Cuban born pianist and composer Aruan Ortiz expertly blends contemporary jazz with Afro-Cuban rhythms and classical music. The up and coming artist began studying music at the age of eight. Ortiz, classically trained in both the piano and the violin, has won numerous awards with both instruments. As a violinist, Ortiz won the Amadeo Roldan Award for Best Mozart Interpretation and Best Interpretation of Cuban Music. And as a pianist, he won Best Cuban Composition at the Symposium of Cuban Music and Latin Jazz Corner’s Arranger of the Year (2011) to name just a few.
Although he is extremely gifted with both instruments, Ortiz currently concentrates his musical efforts to the piano. Since arriving in New York, Aruan Ortiz has released several critically acclaimed recordings. His latest project, Banned in London, with co-leader bassist/composer Michael Janisch, also received rave reviews. iRock Jazz had the opportunity of interviewing Ortiz on his music, Afro-Cuban Jazz and his musical influences.
IRJ: Where are you from in Cuba?
AO: Santiago de Cuba
IRJ: What were the musical influences in your town?
AO: In my hometown, there are a lot of Cubans and Haitians that live there. It’s in the South East of Cuba, near the Caribbean Ocean. It’s about 1,000 miles from Havana, so there are a lot of similarities with the people from the islands. We have groups of trova- music in the streets all the time and things like that. In Cuba, we have what is called trova-which is a style of Cuban music that began at the end of the 19th century, and was very popular in Cuba. It’s a very poetic, Spanish harmony style of singing and writing. Artists would write and play on the streets. They used to get together and play love songs. So that was very popular in my hometown.
IRJ: How would you define Afro-Cuban music?
AO: From my point of view, that is very open because there are a lot of inner styles from different regions in Cuba that play different styles of popular music. People from outside of Cuba, when they hear Afro-Cuban, they the reference to the yoruba style, etc. But that (jarumba) is more from the west side of Cuba. But we have so much diversity coming from the African descendents and different immigrants to Cuba. Like the Afro-Haitians, for example, are still listening to Afro-Cuban music, but it is different than the jarumba thing. So for me, Afro-Cuban music has a very wide concept.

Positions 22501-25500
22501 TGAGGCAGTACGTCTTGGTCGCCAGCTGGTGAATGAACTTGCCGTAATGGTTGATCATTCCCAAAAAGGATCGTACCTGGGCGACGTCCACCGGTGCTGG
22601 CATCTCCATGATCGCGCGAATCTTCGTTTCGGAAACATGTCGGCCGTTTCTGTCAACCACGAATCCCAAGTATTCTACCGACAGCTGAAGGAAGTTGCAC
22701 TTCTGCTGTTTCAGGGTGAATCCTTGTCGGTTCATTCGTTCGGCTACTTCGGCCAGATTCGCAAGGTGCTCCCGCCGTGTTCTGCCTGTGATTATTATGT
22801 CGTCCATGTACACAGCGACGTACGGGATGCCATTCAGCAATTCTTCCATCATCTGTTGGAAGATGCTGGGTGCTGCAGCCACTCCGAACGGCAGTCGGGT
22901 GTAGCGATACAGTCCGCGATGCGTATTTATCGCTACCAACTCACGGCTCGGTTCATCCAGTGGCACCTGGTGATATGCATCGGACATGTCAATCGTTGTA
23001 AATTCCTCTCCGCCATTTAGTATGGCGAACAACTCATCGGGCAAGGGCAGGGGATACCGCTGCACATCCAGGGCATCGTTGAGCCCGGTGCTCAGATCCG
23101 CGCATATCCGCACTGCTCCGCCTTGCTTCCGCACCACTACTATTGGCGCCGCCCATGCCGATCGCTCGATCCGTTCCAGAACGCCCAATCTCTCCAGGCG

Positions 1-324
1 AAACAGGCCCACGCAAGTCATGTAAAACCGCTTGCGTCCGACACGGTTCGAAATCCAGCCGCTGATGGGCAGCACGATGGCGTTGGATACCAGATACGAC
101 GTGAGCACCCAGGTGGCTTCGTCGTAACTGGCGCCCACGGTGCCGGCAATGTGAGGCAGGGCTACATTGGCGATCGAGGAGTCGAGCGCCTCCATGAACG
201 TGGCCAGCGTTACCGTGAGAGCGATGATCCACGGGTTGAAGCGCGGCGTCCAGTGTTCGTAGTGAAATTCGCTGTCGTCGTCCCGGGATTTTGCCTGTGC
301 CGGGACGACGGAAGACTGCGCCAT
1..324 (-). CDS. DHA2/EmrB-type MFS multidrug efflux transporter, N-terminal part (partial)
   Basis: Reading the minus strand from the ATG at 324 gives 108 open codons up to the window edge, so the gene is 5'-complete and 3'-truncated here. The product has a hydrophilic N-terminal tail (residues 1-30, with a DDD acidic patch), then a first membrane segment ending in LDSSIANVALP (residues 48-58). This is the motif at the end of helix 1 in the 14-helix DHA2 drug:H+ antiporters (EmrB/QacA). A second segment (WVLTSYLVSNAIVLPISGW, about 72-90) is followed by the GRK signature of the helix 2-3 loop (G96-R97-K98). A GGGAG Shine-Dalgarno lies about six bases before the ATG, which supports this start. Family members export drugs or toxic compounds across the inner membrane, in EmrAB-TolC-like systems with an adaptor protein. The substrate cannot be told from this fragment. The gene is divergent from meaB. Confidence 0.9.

IRJ: How did you begin playing the violin?
AO: My mom took me to the conservatory to audition. In Cuba, that’s free. You can study for free and then you can have a career for free – if you have the attitude and the aptitude, as they say. You have to have the talent for it. Basically they audition you and you have to pass a test. I was 7 years old. I took the test and passed it. So, I just picked the violin, and that’s it. The next school year I went to the conservatory and studied basic information for seven years. That was from years 7-14. Then from years 15-18, you are on a more professional level. And then I spent two years in college. But I was also dealing with both careers – the violin and the piano, because in Cuban conservatory, everyone has to play the piano as a second instrument. And I was especially interested in playing the piano. Even though I began playing the violin, after three years at the conservatory I switched to the viola. But I always favored the piano.
IRJ: What was it like coming to the United States from Cuba?
AO: From Cuba I went to Spain and spent six years there. And then I spent a year in Paris, France to study classical. That is what I was trained in. Then, I got a scholarship to study in Boston. When I went to Spain is when I started to study the jazz masters: Monk, Nat King Cole, etc. Because in Cuba, at least in my generation, they were dealing with what was happening at the moment. So I didn’t get the history of jazz. In Spain, I started to absorb music and videos and old CD’s of all the greats. I was very, very impressed by Monk from the very beginning. And when I got to Boston, I realized that I didn’t want to go to school, I wanted to play. I had different teachers that helped me to learn. I soaked up the music and I soaked up the history itself.
IRJ: How would you define jazz?
AO: Jazz is just a word. It’s about what that word means for the pioneers of this music. It is a creative art form that came from the community of people with African descendents. You can find the same energy and message in any music from people with African descent. It’s circular motion music, and very creative that has an abstract message that is able to touch people.
IRJ: What new project are you working on?
AO: I’m always working; I never stop [laughs]. I’m working on music for my Quartet. We will be at the Atlanta Jazz Festival. And I’m working on a series that I’m creating called Music and Architecture; it’s how I translate architecture and put that into creative music. I learned that from a great composer and pianist Muhal Richard Abrams. He is another major figure in my learning and developing as an artist. He helped me to widen my concept of being able to absorb any form of art into music. And I have a string group that will play contemporary classical music together with Afro-Haitian rhythms. I just released an album, Banned in London. And I’m also a member of a project called the African Horn which will release an album that I co produced, at the Detroit Jazz festival this year.
By Steen Burke